Just One More Year

Financial Independence, Retire Early (or ‘FIRE’) is the domestic monetary policy that says when you have enough, you stop working. After all retirement is just earning money by other means.

I’ve gone the FIRE route and are stopping regular, salaried work. While I’m not sure that this will mean stopping all paid work (‘retirement’ itself being a concept that is changing), it does mean stopping any notion of a ‘career’ and simply getting money through anything that works – barring illegal activities of course!

A corollary of taking early retirement is the “just one more year” syndrome where you feel that you would like to stop working but think that one more year of a regular salary can help you pay off the mortgage, get the children through university, create a nest egg, or whatever. I encountered a quite few colleagues who felt this applied to them. Once I started planning and saw that my outgoings could be controlled and that I could achieve what I felt was a comfortable existence the idea of trying to make extra money seemed ridiculous. When would enough be enough?

You’ll never get as much income as when you are working and if you really cannot make your outgoings be less than your incomings, then you will never be able to stop work. As someone noted usually the event that gets you to stop thinking this way is something like a big workplace bonus, a buyout or redundancy offer, a friend’s health crisis or death, or a personal health crisis. For me it was a mix of redundancy offers which seemed to come around every couple of years (I personally sat through about five over the last ten years) combined with some maths that showed me I could survive outside the system. Once the next offer came around, I jumped at the opportunity and was the first to apply.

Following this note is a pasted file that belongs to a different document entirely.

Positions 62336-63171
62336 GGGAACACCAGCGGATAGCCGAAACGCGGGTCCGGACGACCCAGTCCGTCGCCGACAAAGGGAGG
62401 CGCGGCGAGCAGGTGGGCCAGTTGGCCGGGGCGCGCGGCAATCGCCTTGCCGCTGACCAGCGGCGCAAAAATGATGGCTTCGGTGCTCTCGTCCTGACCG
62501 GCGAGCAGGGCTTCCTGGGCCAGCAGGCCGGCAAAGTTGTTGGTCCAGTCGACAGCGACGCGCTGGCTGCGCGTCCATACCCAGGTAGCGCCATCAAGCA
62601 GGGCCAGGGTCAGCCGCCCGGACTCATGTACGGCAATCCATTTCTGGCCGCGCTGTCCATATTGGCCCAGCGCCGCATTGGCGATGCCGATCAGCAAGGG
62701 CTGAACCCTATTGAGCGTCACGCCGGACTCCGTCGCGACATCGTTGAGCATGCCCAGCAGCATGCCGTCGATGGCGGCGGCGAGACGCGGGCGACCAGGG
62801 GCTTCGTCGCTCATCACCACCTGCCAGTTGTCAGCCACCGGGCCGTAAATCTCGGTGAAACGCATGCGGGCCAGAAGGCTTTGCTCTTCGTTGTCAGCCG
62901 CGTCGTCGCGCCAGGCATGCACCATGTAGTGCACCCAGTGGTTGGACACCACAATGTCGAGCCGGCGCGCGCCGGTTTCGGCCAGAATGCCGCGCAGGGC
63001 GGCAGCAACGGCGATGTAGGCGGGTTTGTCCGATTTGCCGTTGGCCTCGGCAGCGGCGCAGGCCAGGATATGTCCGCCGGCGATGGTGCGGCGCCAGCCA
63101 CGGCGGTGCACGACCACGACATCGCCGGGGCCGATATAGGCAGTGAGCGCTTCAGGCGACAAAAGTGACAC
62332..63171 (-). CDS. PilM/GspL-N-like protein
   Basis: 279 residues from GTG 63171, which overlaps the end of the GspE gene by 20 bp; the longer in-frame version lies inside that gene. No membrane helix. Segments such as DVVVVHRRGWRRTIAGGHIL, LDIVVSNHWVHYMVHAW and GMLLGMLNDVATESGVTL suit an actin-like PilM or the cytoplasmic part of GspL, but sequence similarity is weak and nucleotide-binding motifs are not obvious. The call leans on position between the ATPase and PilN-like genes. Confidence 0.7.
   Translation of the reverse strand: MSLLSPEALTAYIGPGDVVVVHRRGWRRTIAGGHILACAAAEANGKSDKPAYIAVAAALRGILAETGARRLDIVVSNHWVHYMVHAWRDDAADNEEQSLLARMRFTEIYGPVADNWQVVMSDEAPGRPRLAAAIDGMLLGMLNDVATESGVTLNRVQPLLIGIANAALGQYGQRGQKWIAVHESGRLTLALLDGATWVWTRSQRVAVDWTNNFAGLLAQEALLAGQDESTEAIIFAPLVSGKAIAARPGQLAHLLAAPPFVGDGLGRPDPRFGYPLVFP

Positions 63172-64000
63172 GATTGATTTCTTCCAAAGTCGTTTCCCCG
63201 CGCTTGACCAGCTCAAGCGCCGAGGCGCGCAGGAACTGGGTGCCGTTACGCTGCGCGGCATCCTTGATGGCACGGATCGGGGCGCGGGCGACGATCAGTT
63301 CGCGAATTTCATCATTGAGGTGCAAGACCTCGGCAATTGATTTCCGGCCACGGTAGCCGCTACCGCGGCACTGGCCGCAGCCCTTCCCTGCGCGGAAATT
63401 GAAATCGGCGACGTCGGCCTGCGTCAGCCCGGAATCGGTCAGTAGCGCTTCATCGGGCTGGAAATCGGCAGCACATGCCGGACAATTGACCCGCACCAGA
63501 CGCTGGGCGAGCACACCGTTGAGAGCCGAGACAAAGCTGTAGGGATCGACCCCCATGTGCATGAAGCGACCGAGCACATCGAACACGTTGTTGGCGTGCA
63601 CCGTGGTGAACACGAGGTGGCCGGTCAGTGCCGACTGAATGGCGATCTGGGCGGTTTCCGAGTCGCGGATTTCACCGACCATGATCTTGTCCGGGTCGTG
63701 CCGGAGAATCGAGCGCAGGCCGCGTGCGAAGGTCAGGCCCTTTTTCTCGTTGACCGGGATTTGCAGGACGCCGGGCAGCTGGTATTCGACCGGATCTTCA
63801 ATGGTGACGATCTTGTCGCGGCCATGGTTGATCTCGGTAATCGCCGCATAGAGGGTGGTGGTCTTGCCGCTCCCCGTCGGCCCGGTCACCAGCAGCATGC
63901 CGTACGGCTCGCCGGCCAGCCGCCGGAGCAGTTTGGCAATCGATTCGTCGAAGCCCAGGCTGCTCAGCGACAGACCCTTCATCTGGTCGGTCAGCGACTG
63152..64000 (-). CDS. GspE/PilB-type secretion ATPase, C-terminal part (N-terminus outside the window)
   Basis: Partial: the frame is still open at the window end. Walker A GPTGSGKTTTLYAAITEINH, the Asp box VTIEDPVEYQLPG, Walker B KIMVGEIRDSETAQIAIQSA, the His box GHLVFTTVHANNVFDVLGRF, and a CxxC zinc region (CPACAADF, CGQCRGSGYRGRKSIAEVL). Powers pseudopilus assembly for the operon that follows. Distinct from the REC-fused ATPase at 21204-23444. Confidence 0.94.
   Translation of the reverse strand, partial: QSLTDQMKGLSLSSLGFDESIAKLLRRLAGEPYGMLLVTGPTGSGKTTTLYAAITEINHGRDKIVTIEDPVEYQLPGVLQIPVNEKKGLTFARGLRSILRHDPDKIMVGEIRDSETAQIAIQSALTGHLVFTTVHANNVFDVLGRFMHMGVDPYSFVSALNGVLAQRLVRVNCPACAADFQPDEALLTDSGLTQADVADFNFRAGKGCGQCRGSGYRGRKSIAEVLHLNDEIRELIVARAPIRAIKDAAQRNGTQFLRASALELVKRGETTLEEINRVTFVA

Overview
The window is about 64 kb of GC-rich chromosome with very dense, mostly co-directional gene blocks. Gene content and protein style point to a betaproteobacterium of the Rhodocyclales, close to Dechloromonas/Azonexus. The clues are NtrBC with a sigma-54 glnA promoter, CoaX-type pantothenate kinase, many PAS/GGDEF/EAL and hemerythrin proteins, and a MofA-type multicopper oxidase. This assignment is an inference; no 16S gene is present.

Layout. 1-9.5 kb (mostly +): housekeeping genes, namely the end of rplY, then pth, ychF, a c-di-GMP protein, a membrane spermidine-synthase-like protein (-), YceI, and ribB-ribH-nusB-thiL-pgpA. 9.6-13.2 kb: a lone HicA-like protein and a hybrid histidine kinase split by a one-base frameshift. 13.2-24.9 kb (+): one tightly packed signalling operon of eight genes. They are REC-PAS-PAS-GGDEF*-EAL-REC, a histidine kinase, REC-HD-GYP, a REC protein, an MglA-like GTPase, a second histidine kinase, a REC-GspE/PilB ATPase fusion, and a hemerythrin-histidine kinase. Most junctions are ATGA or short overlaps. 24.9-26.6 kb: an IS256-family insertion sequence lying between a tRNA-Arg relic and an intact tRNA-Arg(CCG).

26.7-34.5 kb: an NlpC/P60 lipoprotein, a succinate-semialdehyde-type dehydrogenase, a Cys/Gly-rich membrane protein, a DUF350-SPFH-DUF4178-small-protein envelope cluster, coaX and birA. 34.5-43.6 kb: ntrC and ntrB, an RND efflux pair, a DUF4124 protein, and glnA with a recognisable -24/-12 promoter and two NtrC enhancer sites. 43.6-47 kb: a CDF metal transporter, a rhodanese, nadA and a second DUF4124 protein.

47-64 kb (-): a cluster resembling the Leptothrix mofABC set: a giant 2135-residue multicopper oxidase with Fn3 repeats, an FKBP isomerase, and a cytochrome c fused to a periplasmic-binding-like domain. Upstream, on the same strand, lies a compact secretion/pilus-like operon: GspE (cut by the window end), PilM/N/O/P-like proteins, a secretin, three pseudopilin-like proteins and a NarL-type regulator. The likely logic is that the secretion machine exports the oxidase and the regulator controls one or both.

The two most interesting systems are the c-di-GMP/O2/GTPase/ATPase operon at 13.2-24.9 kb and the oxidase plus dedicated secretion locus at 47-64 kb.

But it took guts to stop the job I had continuously for 25 years. I still have a very small mortgage (which will be paid off from my redundancy lump sum) and my grown up children still haven’t fledged yet. I walked back from posting my papers with tears in my eyes, and are still washing those decades of work out of my hair.

But the sheer energy and happiness I have now is amazing. I’ve helped with a week-long children holiday club, helped Syrian refugees in Europe, and gone on an overseas trip with my church. I’m looking at helping build houses with Habitat for Humanity, and exploring other things where my skills fit with a need. Every day I look forward with expectation as to what I can do and create without any feeling that I have to do tasks.

I’ll close with a quote from one of the early retirement forums:

“It’d be especially sad to work longer for more money while missing an opportunity to do the tremendously satisfying things that don’t happen to require much money at all.”

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